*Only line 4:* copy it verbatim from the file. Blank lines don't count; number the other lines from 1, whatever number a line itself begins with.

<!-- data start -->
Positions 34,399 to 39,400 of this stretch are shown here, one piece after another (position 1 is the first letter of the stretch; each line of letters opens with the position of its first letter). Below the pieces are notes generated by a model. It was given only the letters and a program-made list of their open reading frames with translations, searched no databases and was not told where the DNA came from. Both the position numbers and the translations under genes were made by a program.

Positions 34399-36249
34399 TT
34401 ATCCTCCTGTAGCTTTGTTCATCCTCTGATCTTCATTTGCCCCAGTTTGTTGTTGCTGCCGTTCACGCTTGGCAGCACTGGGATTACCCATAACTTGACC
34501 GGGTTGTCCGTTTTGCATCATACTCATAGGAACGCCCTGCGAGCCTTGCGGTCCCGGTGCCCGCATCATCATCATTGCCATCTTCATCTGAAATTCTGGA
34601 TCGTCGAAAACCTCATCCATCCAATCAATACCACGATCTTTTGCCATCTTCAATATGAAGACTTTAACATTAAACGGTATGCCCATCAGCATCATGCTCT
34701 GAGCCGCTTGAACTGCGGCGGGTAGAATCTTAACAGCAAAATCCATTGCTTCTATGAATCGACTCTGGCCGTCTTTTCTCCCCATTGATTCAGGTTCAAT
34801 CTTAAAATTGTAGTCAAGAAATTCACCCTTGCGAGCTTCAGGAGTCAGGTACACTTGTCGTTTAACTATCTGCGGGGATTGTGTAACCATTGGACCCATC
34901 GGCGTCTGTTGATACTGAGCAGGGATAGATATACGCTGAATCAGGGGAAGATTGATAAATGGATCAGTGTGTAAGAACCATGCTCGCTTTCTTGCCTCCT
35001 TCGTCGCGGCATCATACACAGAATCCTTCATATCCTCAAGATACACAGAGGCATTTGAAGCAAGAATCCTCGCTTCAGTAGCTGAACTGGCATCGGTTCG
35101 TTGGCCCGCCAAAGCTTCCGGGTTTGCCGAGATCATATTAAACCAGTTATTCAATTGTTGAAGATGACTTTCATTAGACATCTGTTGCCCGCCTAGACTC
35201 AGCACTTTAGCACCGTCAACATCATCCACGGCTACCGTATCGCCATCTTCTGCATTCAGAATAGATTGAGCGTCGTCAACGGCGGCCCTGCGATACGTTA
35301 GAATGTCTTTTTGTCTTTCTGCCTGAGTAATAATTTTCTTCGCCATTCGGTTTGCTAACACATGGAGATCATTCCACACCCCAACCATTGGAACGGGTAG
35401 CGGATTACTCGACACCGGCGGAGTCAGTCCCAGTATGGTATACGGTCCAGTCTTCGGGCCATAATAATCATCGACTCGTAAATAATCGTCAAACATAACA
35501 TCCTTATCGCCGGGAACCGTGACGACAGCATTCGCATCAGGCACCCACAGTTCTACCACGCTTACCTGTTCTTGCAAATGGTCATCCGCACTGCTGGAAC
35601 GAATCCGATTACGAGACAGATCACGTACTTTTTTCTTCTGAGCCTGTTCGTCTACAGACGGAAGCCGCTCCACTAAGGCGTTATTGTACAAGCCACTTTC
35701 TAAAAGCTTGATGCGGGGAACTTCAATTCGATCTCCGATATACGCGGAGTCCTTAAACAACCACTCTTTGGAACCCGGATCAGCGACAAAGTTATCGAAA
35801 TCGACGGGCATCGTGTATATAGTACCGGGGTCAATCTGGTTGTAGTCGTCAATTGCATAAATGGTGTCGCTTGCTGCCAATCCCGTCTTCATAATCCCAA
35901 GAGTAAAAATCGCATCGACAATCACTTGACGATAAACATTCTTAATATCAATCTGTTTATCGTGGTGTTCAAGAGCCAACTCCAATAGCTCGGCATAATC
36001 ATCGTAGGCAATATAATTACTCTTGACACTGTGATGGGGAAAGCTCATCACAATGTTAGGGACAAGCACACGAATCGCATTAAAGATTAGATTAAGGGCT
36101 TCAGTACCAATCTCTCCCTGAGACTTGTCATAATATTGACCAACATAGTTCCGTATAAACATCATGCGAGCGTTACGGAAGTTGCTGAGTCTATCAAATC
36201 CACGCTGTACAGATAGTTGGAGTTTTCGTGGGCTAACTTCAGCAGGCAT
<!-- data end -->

34401 ATCCTCCTGTAGCTTTGTTCATCCTCTGATCTTCATTTGCCCCAGTTTGTTGTTGCTGCCGTTCACGCTTGGCAGCACTGGGATTACCCATAACTTGACC